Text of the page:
I have all this calculating stuff in a spreadsheet I made, so it does all the work. I just enter the variable listed above and it calculates everything for me. I said about 15% because we never get that precise enough to land it perfectly. I aim for the middle in my calculations, hence using 14.5% for my calculations, so that it will land some where in the 14 to 15% range.

NOTE: I stated in my original post that I removed 15g of KABF and added 15g of VWG. Those were incorrect. I had 15 stuck in my head since I was using 15%. It should have been that I removed about 4g of KABF and added about 4g of VWG. It was a typo, which I do a lot as I tend to be wordy, LOL.

Tim

This is a great post. I'm also looking for alternative ways to increase protein content using KABF as a base flour. Since my wife bakes all our bread at home, we already keep around King Arthur Organic Bread Flour, Organic All Purpose Flour, and White Whole Wheat Flour. All are easy to get at our local grocery store. To get King Arthur High Gluten Flour for my pizza dough means I have to special order it. Since it's also easy for me to get Anthony's Premium Vital Wheat Gluten locally, blending to get the desired protein content is more convenient.

I'm curious about your blending math. By my calculation, you're getting more like 19.45% protein with 127 g KABF and 15 g APVWG.

((127*.127)+(15*.766))/142=.1945

What formula did you use to calculate your protein content in the blend?

-Robert
« Last Edit: July 16, 2021, 06:29:18 PM by Pete-zza »
Everything sounds better in latin.
Omnis pizza 'est bonum.
Every pizza is good.

Making good pizza is not that hard, unless we choose to make it that way.

The best pizza you'll ever make for someone is making the one they ask for instead of making it the way we think it should be made.

Isolating a year from C-19 made me a better baker. Unfortunately, it did nothing for my typos, LOL.

Offline HansB

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Re: NY style pizza. No knead, RT rise and ferment. Done in 8 hours.
« Reply #7 on: July 14, 2021, 08:20:13 AM »
One of the best slices I've had in NYC was made with Sir Galahad (KAAP), 11.7% protein.
Instagram @hans_michigan

Offline Pete-zza

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Re: NY style pizza. No knead, RT rise and ferment. Done in 8 hours.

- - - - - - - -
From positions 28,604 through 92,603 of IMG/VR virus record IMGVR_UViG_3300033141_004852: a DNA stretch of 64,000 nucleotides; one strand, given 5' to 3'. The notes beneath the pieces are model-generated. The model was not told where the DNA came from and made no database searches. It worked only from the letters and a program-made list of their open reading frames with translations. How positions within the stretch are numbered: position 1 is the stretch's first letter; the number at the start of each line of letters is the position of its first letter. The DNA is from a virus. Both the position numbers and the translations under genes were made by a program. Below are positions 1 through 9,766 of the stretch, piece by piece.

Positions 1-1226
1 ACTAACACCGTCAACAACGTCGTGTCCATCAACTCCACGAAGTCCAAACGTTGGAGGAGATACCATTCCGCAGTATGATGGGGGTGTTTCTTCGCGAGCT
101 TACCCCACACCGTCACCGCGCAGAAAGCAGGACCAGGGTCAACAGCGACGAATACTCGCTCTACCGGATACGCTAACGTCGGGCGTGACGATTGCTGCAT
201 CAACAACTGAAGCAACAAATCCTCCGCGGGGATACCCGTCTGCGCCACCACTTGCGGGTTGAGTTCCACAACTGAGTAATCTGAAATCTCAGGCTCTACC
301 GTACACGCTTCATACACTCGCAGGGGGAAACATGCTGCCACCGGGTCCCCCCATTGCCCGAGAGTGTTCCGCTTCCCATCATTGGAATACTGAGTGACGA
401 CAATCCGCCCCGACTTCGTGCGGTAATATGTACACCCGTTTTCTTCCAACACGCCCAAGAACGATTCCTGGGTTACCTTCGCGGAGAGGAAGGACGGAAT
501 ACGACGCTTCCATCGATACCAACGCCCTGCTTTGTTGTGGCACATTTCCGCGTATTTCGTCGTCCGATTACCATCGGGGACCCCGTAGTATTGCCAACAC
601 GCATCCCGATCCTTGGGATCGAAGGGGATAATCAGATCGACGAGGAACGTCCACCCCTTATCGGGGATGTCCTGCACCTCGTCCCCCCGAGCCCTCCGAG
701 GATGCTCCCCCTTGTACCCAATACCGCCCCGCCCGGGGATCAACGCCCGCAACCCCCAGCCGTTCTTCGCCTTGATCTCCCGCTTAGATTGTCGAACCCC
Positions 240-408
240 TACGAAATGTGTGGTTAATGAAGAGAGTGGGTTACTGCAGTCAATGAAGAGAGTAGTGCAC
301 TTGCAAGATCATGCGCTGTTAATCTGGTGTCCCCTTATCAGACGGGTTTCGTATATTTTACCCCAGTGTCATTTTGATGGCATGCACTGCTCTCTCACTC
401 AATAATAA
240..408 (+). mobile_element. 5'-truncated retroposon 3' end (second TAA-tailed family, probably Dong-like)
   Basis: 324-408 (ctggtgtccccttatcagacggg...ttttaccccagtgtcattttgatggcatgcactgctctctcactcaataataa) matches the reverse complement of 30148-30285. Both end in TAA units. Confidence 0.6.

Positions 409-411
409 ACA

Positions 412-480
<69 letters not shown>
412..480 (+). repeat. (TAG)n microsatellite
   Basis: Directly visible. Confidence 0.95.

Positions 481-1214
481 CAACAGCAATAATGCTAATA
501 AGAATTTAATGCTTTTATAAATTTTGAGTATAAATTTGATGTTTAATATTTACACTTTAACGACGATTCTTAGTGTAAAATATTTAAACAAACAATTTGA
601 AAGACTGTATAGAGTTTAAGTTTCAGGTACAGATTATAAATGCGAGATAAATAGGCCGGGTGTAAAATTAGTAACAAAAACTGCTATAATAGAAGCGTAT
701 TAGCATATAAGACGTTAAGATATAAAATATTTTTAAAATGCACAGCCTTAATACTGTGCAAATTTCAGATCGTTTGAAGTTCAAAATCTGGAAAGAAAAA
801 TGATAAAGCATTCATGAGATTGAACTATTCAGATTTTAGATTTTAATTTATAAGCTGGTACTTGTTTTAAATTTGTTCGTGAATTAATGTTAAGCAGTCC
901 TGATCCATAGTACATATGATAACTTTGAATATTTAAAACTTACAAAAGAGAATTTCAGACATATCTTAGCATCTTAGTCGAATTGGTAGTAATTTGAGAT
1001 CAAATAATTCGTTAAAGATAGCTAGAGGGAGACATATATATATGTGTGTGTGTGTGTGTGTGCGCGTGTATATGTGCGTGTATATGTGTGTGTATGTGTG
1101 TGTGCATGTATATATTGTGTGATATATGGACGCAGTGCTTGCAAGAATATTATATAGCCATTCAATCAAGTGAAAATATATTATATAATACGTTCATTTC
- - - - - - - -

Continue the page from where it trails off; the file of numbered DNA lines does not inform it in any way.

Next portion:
« Reply #8 on: July 14, 2021, 11:21:56 AM »
Several years ago, one of our members, November, came up with a tool that he called the Mixed Mass Percentage Calculator. That tool, which I have used many times over the years, can be used to calculate protein values of different combinations of flours, and also blends of flours and several retail brands of vital wheat gluten (VWG). The tool is shown on the right hand side of the page at:

https://www.pizzamaking.com/FoodSim.htm

More recently, another member, Anton, came up with a chart version of November's work but limited to the use of VWG with flours, at Reply 33:

https://www.pizzamaking.com/forum/index.php?topic=4252.msg631245#msg631245 (click to enlarge)

It will be noted that Anton mentioned the old divide by 0.6 rule. That is the method that Tom Lehmann followed to combine VWG with flours. A typical post on this subject by Tom can be seen at Reply 28 at:

https://www.pizzamaking.com/forum/index.php?topic=46015.msg531882;topicseen#msg531882

Peter


Offline quietdesperation

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Re: NY style pizza. No knead, RT rise and ferment. Done in 8 hours.
« Reply #9 on: July 14, 2021, 11:16:43 PM »
I appreciate. When I can take the time to make dough the long way, I do, but most often I need pizza sooner rather than later. Whether that's for me or friends when we get together on short notice, I wanted to make a doughs that keep with the spirit of the dough style in texture, though not necessarily with all the high-end notes that come from fermenting dough made traditionally.

you may want to look at craig's ny thread, dough ready in about five hours, magazine worthy results:
https://www.pizzamaking.com/forum/index.php?topic=39200.0

Not sure what craig uses now, this is my variation on his theme:
100% kabf or kaap
63% water
2% oil
2% salt
1% sugar
1% ldmp
.2% yeast

ready in five hours rt.
« Last Edit: July 15, 2021, 10:15:19 AM by quietdesperation »
jeff

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Offline HansB

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Re: NY style pizza. No knead, RT rise and ferment. Done in 8 hours.
« Reply #10 on: July 15, 2021, 08:03:33 AM »
you may want to look at craig's ny thread, dough ready in about five hours, magazine worthy results:
https://www.pizzamaking.com/forum/index.php?topic=39200.0

Not sure what craig uses now, this is my variation on his theme:
100% kabf or kaap
63% water
2% oil
2% salt
1% sugar
1% ldmp

ready in five hours rt.

It won't ever be ready without yeast!  :P
Instagram @hans_michigan

Offline jkb

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Re: NY style pizza. No knead, RT rise and ferment. Done in 8 hours.
« Reply #11 on: July 15, 2021, 09:36:41 AM »
It won't ever be ready without yeast!  :P

I learned that one the hard way.
John

Offline quietdesperation

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Re: NY style pizza. No knead, RT rise and ferment. Done in 8 hours.
« Reply #12 on: July 15, 2021, 10:16:35 AM »
It won't ever be ready without yeast!  :P

craig is so good, he doesnít need yeast! (good catch!)
jeff

Offline Pete-zza

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Re: NY style pizza. No knead, RT rise and ferment. Done in 8 hours.